I’ll never forget when I first watched The Exorcist. It was the morning after a bunch of us spent the night at a middle school friend’s house. Her mom had left for work, and our parents wouldn’t be picking us up for another few hours. I sat enveloped by an 80s-style velvet sofa, with my feet grazing the family room’s plush carpet, and the afternoon sun streaming in through the vertical blinds. As we watched the iconic horror film, I knew I’d never forget the pea soup vomit, the obscene anti-religious scenes, or the pingy little theme song.

But I also knew that I’d missed out on something. Raised in the special effects of the 90s, a part of me knew that when my older siblings watched the film just ten years prior, they didn’t notice the mechanical way Regan’s head turned on her body, the awkward sound mixing that made her possessed voice fall far short of believable, or the painfully slow pace. While The Exorcist was the ultimate horror film of a generation, I knew some of its true beauty would be forever lost on me.

I felt the same when I saw the original It, the miniseries adaptation of Stephen King’s book. Confession: I hadn’t seen it until this year. I’d always skipped over the title simply because I never found clowns to be that scary. But in anticipation of this fall’s full-length feature film, I knew I had to see the original. Let me tell you, watching that film 17 years after its release didn’t help. The plot felt slow, I found the adult storylines annoying, and I wasn’t the least bit scared of Pennywise the Clown or his caked-on makeup.

If you’re still with me and all of this horror film blasphemy hasn’t made you throw your computer or phone out the window, then you would be thrilled to hear that director Andy Muschietti’s 2017 It masterfully modernizes an old classic, remaining true to the original for the diehard fans, and renewing it exquisitely for the next generation.

The film opens with young Bill building a boat for his even younger brother, Georgie. While in the book, this timeline is set in the middle of the century, the new film brings us up to 1988, smartly making it relatable and even a smidge nostalgic for those of us born in the decade before the internet, when summers on bikes and in overalls were all we knew. But Muschietti’s fun vintage costuming and peaceful suburban scenes even make the film hipster-cool for Generation Z—you know, the kids who couldn’t name one NSYNC song if their lives depended on it, but who are now all wearing members only jackets and acid-wash jeans.

The film continues with the iconic scene from the original, as Georgie heads out into the rain to test the boat, and is tempted toward a storm drain by a white-faced red-nosed clown. But although most people in the audience know the clown will devour the poor kid, we are given a much grislier version of this scene than in the original, setting the stage early on for a new generation of scares to come.

Cut to the next summer, and we meet Bill’s other friends—a rag-tag gang of self-labeled “losers,” each with their own fears and obstacles to face, bound together by their shared enemy—a group of older bullies. They soon welcome a new kid who’s a bit on the chunkier side, a girl with a bad reputation, and a boy who they rescue one day from the bullies. But the traditional coming-of-age themes are punctuated by terrifying scenes as each kid encounters a hateful being – It – in their own way. The entity shows them their worst fears and often also takes the form of Pennywise the Clown—an overly-made-up circus clown with the mouth of a lamprey. As the team learns more about the history of missing kids in the town, and as they piece together their terrifying experiences, the Losers’ Club soon realizes that It is feeding every few decades—on children. Together, they seek to put an end to It’s awful appetite once and for all.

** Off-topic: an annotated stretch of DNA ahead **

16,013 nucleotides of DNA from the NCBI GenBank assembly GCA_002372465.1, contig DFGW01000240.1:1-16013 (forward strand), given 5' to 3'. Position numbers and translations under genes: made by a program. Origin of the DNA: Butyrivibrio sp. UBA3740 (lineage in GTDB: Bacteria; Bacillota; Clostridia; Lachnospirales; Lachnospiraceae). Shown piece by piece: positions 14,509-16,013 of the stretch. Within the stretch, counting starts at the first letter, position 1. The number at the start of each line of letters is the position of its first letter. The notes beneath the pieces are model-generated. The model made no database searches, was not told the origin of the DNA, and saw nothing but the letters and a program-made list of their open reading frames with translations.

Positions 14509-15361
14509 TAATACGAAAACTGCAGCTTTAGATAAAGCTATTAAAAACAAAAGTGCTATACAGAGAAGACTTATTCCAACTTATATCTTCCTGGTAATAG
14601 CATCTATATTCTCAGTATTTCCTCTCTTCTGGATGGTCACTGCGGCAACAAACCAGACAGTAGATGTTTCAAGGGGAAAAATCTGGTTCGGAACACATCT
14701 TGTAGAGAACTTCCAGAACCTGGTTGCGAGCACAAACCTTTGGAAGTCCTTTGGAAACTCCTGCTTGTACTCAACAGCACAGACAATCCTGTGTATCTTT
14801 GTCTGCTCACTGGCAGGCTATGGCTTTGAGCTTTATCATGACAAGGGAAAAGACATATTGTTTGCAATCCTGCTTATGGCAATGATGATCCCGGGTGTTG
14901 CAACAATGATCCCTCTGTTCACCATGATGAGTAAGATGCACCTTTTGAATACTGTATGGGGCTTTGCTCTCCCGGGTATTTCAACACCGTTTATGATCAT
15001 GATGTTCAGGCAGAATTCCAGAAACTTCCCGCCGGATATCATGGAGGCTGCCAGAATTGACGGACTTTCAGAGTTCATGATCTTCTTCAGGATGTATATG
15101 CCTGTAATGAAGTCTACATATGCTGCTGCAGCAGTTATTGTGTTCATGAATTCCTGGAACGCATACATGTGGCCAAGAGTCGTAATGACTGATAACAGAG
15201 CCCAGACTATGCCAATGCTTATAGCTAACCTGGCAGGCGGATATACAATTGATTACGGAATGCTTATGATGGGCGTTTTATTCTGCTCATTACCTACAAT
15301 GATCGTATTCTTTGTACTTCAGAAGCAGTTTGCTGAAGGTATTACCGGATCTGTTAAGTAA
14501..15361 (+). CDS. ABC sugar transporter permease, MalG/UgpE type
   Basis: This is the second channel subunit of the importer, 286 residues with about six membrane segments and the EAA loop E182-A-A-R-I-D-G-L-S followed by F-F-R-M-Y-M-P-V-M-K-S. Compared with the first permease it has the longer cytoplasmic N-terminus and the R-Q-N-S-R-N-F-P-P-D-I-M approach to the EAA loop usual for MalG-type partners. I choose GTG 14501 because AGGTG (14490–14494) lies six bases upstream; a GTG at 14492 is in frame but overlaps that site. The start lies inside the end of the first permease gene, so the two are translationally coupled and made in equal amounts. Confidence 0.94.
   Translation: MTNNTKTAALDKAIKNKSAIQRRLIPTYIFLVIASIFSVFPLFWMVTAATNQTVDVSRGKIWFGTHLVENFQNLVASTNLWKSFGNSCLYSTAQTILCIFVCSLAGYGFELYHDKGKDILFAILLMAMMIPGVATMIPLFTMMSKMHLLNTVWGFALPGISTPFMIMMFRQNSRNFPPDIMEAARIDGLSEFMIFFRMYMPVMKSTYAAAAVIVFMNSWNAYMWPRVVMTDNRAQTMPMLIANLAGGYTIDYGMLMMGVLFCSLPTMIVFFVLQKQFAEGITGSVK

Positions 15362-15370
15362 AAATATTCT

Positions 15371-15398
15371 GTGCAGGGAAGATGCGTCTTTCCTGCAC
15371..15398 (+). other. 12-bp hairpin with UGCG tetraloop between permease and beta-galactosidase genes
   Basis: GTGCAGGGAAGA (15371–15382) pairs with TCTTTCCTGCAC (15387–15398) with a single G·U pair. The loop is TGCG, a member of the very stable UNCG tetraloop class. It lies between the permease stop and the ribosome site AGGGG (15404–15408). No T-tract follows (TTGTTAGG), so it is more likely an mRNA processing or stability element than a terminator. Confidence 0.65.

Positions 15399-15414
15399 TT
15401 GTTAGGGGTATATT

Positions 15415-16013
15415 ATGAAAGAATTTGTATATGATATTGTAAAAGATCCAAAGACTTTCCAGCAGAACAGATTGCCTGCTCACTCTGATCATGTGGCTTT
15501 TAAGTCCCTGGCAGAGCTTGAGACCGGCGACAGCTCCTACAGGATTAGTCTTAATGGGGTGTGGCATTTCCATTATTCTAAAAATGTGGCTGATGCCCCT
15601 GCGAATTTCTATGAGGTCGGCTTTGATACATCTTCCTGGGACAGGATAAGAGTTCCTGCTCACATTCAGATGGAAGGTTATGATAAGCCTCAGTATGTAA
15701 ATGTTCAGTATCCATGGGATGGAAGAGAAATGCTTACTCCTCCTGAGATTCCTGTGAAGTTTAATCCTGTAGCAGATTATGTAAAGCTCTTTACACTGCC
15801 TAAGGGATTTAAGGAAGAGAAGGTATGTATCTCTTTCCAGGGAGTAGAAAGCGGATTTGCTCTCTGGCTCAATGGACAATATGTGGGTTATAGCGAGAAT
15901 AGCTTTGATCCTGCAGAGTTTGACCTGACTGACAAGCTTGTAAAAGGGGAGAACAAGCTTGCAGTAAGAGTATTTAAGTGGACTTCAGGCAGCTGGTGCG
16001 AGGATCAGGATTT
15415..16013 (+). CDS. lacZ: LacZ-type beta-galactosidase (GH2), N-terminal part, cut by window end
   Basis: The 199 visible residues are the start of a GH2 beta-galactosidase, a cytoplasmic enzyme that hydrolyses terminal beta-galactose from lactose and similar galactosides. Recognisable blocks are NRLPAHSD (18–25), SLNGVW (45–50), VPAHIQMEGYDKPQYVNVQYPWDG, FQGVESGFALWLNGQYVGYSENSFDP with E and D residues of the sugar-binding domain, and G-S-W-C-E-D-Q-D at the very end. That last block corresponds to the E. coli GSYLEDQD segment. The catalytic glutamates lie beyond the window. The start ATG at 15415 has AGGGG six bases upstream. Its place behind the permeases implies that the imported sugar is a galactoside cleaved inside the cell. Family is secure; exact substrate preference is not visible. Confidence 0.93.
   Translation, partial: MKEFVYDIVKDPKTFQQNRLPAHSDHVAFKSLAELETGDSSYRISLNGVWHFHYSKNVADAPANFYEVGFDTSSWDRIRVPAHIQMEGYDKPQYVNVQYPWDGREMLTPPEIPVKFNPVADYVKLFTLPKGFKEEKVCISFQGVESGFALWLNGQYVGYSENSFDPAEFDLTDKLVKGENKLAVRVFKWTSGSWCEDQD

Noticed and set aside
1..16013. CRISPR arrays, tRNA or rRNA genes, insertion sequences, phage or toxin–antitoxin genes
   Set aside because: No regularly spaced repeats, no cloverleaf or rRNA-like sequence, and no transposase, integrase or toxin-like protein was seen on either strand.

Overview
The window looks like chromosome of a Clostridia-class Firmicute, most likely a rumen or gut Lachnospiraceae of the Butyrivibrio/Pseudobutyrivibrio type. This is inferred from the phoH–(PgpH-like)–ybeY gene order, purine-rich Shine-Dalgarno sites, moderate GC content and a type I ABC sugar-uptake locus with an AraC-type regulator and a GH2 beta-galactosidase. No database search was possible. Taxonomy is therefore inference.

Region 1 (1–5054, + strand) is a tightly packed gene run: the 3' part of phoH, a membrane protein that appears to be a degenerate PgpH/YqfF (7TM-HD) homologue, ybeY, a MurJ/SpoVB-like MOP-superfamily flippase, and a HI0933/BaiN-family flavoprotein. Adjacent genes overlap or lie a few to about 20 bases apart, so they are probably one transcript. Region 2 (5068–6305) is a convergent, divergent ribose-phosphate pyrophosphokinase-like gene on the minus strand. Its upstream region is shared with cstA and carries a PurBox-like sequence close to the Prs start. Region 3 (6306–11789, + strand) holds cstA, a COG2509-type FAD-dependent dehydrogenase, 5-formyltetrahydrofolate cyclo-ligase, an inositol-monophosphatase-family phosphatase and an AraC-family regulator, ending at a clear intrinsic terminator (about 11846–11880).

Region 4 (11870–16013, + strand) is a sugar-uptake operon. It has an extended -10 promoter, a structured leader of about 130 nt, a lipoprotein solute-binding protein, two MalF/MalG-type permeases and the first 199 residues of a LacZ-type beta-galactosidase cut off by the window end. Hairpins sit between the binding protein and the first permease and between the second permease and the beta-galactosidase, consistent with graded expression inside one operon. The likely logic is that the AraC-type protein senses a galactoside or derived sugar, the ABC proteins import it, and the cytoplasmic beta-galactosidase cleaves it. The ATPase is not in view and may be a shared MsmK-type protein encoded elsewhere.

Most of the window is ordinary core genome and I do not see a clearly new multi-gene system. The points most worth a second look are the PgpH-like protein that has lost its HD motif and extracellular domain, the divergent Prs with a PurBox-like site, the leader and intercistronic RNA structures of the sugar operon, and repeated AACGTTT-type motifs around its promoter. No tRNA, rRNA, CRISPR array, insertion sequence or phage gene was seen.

This film hits the nail on the head so masterfully because it keeps everything that made the original so great, while improving where it faltered. Muschietti keeps the classic coming-of-age themes, throwback references to a simpler time, and scares that still give my generation the jitters (“They all float down here”). He even managed to find a group of kids that can act brilliantly without distracting from the storyline, which is especially difficult to accomplish in a horror flick (special shoutouts to the hilarious Finn Wolfhard, the enchanting Sophia Lillis, and the delightful Jeremy Ray Taylor). But in a way fitting for 2017, the scares are meaner, more frightening, and more relatable, without any over-the-top obnoxious special effects. For those of you terrified of clowns, this is your film, but for those of you who, like me, yawn at the puffy red hair and fringed costume, there’s plenty of scares in here for you too—ghosts who come out of paintings, zombie-like beings, and rooms soaked in blood.

And although this may give a bit too much away about what’s new in this remake—spoiler alert—I absolutely have to share my favorite part about this new version: no adult storylines! That’s right, no older versions of these kids with crappy jobs flashing back to memories of It. Nope, we are fully immersed in the kids’ storyline. Think Now and Then without the “now,” plus, like, Freddy Krueger. I mean, come on, what could be more perfect?

Ultimately, Muschietti, who slayed with his work in one of my favorites, Mama, fills some pretty big shoes here, and frankly, busts out of them at the seams. It is easily the frontrunner for best horror film of 2017.

SpecialK Verdict: See It. No really, see it. Whether or not you loved the original, and whether or not clowns give you the creeps, if you have a bone in your body that craves an excellent scary film, drop what you’re doing and go see It.

It opened September 8. 

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